Modern Mining December 2022


UMS returns to its roots with local projects UMS’s recent project awards on local soil demonstrate the company’s intent to work closely with the South African mining sector as it responds to a rise in global commodity prices.

R ob Hull, COO of UMS, says that although the company has secured significant international projects over the past few years, it always had its sights set on more local work. “While we serve global mining and minerals processing clients, our origins are in the South African mining sector. We have been involved in many of the major under ground developments in South Africa and have a deeply experienced team which has an intimate knowledge of local mines. “This, together with lessons learnt in the last few years, a drive to incorporate innovation to improve safety and efficiencies, and a strong focus on skills transfer have all contributed to UMS securing a number of local projects, including the prestigious Sedibelo Resources Limited Triple Crown decline shaft project,” says Hull. Sedibelo Resources (SRL) on the Western Limb near the Pilanesberg platinum mine concentrator has engaged UMS for the development of its under ground project, which represents a diversification from its current opencast operations. SRL’s platinum assets are situated on both the Western and Eastern Limbs of the Bushveld Complex, which contain around 90% of the world’s known reserves of PGMs. UMS’s scope of work includes decline develop ment, raise boring and underground development, to be executed in four legs over a five-year period. Takalani Randima, MD of UMS Shaft Sinking, elabo rates on this and says that UMS will be involved in the drilling and blasting of the main conveyor belt

equipment such as drill rigs, dump trucks and utility vehicles to be used. It will also allow the client to contemplate the use of electric and battery vehicles at the levels development stage. “Safety is a critical factor in delivering this project,” says Randima. “Historically SRL has a top-quartile safety record, and our team is working closely with head office and the client to ensure a number of safety measures are implemented to prevent any harm to persons and machinery. “Furthermore, UMS is committed to meet ing project targets and milestones, which has not always been the case in underground development projects.” Another critical factor to project success is UMS’s approach to CSI projects. “We have a thorough CSI plan, coordinated with the client, which will be a key component of how we develop and deliver this project,” says Hull. “Besides bringing our technical expertise in mining development, we are prioritising sustainability for the community by offering training and thereby creating a pool of skilled and trained community members for the mines to recruit from.” One of UMS’s key training objectives is to ensure that local employees are fully trained in trackless mobile machinery (TMM) as operators, artisans and qualified TMM miners by the time UMS’s five-year scope of work is completed. As such, UMS will be contributing to the sustainability of the community by focusing on training artisans and transferring skills in association with other training operators and OEMs. 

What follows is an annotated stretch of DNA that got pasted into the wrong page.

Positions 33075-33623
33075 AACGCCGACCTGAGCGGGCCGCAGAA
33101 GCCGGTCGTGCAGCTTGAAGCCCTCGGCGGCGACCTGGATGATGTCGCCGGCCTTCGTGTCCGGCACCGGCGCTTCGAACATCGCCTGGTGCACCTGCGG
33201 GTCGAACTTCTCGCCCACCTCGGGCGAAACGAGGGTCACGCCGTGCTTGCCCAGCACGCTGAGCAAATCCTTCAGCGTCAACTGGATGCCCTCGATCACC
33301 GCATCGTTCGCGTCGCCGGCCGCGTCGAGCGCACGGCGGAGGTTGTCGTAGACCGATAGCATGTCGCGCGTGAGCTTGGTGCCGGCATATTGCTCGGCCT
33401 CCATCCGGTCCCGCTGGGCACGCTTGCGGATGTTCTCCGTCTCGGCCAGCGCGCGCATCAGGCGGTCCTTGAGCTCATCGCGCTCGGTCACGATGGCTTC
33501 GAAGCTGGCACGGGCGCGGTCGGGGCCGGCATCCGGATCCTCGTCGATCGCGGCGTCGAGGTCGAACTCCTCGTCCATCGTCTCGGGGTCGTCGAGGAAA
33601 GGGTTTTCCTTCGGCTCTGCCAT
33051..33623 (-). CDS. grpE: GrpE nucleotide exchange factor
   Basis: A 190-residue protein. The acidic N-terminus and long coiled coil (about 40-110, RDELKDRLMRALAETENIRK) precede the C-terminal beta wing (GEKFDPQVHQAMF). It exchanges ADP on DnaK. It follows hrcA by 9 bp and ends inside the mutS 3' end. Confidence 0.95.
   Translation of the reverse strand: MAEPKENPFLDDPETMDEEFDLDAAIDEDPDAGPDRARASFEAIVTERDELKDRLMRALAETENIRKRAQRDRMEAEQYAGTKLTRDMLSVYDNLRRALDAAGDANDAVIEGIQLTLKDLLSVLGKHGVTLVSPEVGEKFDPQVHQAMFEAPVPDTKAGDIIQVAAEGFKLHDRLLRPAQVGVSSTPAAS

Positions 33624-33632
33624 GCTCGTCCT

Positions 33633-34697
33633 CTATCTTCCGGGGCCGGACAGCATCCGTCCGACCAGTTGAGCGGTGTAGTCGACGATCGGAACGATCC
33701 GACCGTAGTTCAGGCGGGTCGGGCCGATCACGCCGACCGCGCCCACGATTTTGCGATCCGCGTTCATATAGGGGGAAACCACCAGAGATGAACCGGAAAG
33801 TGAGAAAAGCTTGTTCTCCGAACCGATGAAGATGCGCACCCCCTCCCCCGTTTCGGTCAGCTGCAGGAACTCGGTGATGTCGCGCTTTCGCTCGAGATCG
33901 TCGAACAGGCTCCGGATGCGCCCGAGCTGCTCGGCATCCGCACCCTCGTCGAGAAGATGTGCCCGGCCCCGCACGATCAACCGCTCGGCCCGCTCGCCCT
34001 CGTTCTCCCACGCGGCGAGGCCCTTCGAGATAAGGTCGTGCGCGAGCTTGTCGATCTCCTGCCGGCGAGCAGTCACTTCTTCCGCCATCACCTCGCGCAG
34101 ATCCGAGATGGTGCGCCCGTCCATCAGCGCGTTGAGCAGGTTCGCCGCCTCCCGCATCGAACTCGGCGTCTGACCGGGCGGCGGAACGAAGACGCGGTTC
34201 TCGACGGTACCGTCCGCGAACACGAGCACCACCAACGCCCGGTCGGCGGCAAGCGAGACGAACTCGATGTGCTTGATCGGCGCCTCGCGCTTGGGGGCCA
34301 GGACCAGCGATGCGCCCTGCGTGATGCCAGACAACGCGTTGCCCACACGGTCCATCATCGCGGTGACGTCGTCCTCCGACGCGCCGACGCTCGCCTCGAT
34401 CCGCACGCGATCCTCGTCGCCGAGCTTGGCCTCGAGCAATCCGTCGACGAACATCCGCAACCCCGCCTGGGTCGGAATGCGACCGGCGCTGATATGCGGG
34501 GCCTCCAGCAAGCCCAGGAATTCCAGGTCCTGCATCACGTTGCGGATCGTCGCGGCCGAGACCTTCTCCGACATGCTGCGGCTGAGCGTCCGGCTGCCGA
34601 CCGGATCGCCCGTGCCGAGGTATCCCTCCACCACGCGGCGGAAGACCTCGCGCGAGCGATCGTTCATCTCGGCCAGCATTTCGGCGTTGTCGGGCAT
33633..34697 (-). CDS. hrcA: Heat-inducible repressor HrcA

Takalani Randima, MD of UMS Shaft Sinking.

The signing of a safety pledge by the site management team.

and service declines, constructing the anchor support , shotcret ing, blasting for workshops, and construct ing the ven t i l a t i on and ore passes. UMS wi l l be raise boring between each leg for an optimal ventilation system. Randima explains that as the underground ore body in this region is relatively shallow, the decline slope is just 9 degrees, with the reef at a depth of approximately 620 m below surface, allowing for mechanised

December 2022  MODERN MINING  33

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